For instance, identifying a nit will allow you to make some big folds when the player shows continued aggression. Despite having a good hand, you will know it is not good enough against this player.
Likewise, by knowing which players love to bluff off their stack too often, you will be in a spot to stack them off even with mediocre made hands or set a trap for them when you make a monster.
Each poker player plays differently, and knowing your opponents is the only way to effectively exploit their tendencies.
MTT Poker Tip #6 – Practice ICM Scenarios
The Independent Chip Model (ICM) is a mathematical model that determines the value of tournament chips in real dollar value, one of the most useful tournament poker tools out there.
With every MTT having a payout structure that does not reward all the money to the winner, the chips you stand to win in a tournament are never worth as much as they would be in a cash game.
For that reason, the value of chips is diminished over time, and as you reach the final table, it can be quite a bit lower than most players would expect.
With ICM strategy, you will be able to calculate whether calling an all-in on the final table is a profitable play or not and whether you would do better by folding a hand and waiting for the next pay jump.
While this may sound like a cowardly strategy, the nature of MTTs dictates that taking the safe route is often the right play on the final table and close to it.
There is no real way to calculate ICM on the spot, so what you will need to do is use an ICM simulator and practice as much as possible to achieve mastery of common ICM scenarios, which you can then use in real tournament play.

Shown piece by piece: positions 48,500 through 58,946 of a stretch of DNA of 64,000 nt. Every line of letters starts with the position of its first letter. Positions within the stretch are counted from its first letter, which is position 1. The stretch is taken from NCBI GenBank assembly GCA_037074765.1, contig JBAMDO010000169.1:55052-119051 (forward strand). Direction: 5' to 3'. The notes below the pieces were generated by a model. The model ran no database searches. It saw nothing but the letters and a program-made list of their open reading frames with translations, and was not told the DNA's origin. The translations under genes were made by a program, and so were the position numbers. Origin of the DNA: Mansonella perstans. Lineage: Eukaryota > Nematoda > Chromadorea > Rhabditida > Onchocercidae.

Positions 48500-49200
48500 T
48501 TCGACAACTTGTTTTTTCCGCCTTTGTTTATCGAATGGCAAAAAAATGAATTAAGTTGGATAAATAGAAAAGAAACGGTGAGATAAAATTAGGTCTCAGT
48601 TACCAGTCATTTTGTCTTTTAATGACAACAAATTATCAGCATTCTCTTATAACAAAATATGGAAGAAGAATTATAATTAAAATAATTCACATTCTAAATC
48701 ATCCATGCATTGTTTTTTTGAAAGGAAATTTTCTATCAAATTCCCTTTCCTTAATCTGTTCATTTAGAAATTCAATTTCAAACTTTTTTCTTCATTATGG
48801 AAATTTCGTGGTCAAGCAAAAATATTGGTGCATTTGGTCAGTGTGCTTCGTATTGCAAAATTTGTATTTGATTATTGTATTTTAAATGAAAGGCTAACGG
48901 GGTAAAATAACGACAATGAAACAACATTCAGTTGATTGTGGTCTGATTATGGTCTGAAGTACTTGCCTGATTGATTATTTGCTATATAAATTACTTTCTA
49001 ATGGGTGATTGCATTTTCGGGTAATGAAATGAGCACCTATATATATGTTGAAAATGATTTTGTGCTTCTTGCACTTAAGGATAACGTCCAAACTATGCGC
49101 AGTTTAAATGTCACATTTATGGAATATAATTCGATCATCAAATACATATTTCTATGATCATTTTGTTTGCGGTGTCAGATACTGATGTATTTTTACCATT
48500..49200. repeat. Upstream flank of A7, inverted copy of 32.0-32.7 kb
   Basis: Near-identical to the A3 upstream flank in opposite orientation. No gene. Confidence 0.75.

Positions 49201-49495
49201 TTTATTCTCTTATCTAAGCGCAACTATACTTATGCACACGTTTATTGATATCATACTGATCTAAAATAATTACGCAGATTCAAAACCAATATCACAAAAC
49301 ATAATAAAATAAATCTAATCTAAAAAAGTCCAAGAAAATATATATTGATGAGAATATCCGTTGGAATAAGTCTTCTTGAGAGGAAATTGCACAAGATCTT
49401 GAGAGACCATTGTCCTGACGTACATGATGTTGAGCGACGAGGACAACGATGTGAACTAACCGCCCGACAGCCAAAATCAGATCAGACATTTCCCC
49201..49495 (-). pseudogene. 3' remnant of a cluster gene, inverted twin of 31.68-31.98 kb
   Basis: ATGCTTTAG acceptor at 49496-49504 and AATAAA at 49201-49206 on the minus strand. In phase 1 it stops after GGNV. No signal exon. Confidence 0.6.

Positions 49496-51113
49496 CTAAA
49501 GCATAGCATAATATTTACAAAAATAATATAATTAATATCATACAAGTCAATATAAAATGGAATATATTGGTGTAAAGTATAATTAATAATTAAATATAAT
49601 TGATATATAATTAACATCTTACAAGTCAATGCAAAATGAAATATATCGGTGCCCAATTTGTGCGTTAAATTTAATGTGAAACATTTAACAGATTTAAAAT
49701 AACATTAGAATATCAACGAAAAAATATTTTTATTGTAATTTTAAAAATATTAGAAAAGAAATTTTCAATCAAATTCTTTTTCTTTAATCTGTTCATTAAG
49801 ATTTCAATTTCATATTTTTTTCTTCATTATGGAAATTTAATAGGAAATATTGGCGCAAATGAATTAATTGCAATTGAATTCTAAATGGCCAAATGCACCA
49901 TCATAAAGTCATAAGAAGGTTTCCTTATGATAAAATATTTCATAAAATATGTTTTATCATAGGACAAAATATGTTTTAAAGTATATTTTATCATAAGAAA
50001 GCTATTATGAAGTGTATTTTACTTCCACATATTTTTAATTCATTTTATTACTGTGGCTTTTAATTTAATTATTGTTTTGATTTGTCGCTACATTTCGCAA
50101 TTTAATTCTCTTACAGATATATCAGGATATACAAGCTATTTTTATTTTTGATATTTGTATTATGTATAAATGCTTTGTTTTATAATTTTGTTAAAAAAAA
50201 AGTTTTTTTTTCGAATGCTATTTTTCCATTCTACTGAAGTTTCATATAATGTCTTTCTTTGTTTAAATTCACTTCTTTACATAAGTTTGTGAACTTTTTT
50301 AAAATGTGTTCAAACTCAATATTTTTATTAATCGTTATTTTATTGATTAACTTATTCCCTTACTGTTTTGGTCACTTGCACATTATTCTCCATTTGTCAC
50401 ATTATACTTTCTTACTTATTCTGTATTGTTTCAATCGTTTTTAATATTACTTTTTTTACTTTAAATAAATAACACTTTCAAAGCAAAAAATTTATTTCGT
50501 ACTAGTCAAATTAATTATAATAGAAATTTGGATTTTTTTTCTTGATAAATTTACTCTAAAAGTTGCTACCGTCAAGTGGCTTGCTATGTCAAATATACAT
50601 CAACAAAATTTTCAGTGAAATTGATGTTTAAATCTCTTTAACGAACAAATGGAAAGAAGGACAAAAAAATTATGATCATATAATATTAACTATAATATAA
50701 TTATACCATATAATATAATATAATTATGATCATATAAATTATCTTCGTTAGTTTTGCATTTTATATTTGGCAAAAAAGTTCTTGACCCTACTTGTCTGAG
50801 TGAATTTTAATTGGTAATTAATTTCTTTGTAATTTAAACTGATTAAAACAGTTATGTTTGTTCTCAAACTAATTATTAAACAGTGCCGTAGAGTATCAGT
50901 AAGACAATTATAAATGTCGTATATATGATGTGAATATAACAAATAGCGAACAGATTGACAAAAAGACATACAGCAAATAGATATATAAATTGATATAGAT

The more proficient you become in ICM, the better results you will end up having on the final tables of MTTs, and the higher your overall ROI will get over time.
It is never more important to consider ICM than when at the final table.
MTT Poker Tip #7 – Learn How to Play Heads Up
Payouts in poker tournaments are often quite top-heavy, and as a tournament player, you will find yourself playing some very big heads-up matches every now and then.
For that reason, it is extremely important that you have a good grasp of heads-up play and are ready to play one-on-one when the time finally comes.
When the heads-up match starts, all ICM goes out the window, and you are playing a classic death match with a certain amount of money on the line. Often, the heads-up match will be for hundreds of your average buy-ins, which is why you need to be sure that you have a handle on the situation before you get there.
If you master heads-up play ahead of time, you will often find yourself playing against a significantly inferior opponent, as many tournament players will not be very strong in these situations.
However, you definitely don’t want to be on the other side of that medal and be the one looking to get lucky to stack your opponent.
Make sure to study heads-up strategy at least a bit and fire up some smaller stakes heads-up games in between your tournament sessions to make sure your heads-up game is not too rusty when the time finally comes.
Putting It All Together
The truth is that being a good MTT poker player these days is not easy, and it takes lots of studying, focus, and dedication.
The basic skills we talked about in this guide are only some of the keys to a strong tournament strategy, but mastering them will give you a strong foundation and a big edge over an average tournament field.
As you learn each of these skills to a certain level, remember to play to your strengths and avoid getting too fancy in spots you are not sure of. Instead, do what you do well over and over again, and the results will follow.
For the time being, make sure not to play too high, study your tournament game between your sessions, and try to improve in areas where you feel often get you into trouble in order to eliminate your biggest mistakes and grow as a player as fast as possible.